Being so small they lose body heat very quickly.


The first thing I do is to stimulate them to see if they need to pass urine or faeces. 
To do this I use the very best cotton wool (some of the cheaper sorts have rough bits that can cause tears in the hoglets’ skin)
Take a small piece of the cotton wool, form it in the shape f a small tongue and soak it in baby oil.
Smooth the oily cotton wool pad over the complete rear of the hoglet, ensuring you reach into every skin fold. 
This will place a thin film of baby oil over the skin to protect it from urine.
Then using the oil soaked cotton wool, I tickle very lightly over the genitals with a side-to-side flicking movement.
(Imagine the light but firm touch of a mother hedgehog’s tongue, that is what you are trying to imitate.)
Ensure you keep the hoglet on the heat pad while you stimulate it.
Try to soak up as much urine as possible as it is passed; the delicate skin will be burned if it gets in contact too often.
Once urine has stopped flowing (it always surprises me how much one little hoglet can pass) .
Any faeces passed should be placed on a microscope slide and covered with a slip, so they can be checked later.
Change the oily cotton wool for another clean oily piece and clean the hoglet up;
rear end first to ensure that any urine left on the skin is removed as quickly as possible.
Then change to a new oily cotton wool pad and wipe over the whole hoglet, in short movements like a hedgehog's tongue.
This not only cleans the hoglets but stimulates the internal organs and helps the blood to circulate.
while you are doing this, remember to keep the hoglet on the heat pad.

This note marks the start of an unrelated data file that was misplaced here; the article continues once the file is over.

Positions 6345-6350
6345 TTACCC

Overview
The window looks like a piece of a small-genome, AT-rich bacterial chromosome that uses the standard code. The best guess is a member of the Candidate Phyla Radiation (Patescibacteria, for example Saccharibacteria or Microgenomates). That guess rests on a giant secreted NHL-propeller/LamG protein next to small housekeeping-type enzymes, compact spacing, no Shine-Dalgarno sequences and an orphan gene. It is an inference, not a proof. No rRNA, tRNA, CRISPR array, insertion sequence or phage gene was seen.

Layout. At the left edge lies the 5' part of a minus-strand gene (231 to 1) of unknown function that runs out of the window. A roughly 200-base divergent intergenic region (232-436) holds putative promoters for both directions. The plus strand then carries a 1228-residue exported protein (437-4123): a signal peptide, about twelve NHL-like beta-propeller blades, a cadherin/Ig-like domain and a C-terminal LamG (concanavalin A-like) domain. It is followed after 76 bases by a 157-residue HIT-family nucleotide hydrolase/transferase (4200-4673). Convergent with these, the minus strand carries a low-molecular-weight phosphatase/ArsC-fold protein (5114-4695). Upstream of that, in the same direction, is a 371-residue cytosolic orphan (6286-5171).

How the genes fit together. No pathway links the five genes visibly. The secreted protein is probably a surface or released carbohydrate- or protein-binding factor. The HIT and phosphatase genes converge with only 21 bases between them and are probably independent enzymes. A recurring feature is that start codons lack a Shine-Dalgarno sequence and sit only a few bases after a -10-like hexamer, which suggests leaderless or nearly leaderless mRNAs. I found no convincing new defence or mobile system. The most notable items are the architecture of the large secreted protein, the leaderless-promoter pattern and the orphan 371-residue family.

Check for fleas, maggots, fly eggs. These last can be removed by washing the area with a warm salt solution.
Salt solution
        1 teaspoon (5ml) salt dissolved in ½ pint (300ml) warm water
Check for any cuts and puncture wounds and use the solution to clean away any eggs or maggots in or around them.
Flush out wounds with salt solution in a syringe until it is clean, dry with clean soft cotton and apply dermisol cream twice daily.
I do have a golden rule; if the animal has maggots in two or more orifices then euthanasia must be considered.
I spent a summer checking all hoglets, performing post mortems on all the ones that had been put to sleep because of maggot infestation
or had died where maggots or fly eggs had been present.
It was found that the maggots had got into one or more major organs; brain, liver, kidneys or heart.
I know it is difficult to make the decision but talk to your vet. it may be kinder to have a hoglet put to sleep at the start, rather than suffer a long slow death.
If maggots have reached these major organs they would not survive long term, whatever you do.   

Note the Details

Once the hoglet is made comfortable with an empty bladder and is all clean and checked over, I weigh them (ensuring the scales are not cold)
and complete a patient record sheet, sexing and ageing the animal.
Everything that I do to the hoglet is recorded on this sheet; date, time, how much, notes on what it passed.
Details of the condition of the animal, where it was found, who found it, telephone numbers.
This sheet is kept with the patient from the time it comes in to the time it is released or dies.
It is a complete record of the animal while it is in care; you can use these also to improve what you do.


Dehydration is the next problem to tackle. The hoglet is usually too cold and frightened to feed at first.  I now never attempt to feed at this stage
but inject 0.5ml of warm Hartmann's solution No 18 (with glucose) with a very fine needle. (23g or less). I ensure the fluid is warm and inject it just under the skin.
The animal can now be left to relax, warm up and sleep, but ensure it is covered, to stop heat loss.
I try to ensure that from the animal comes in to the time it is left to sleep is a maximum of 15 minutes, keeping them on the heat pad as much as possible.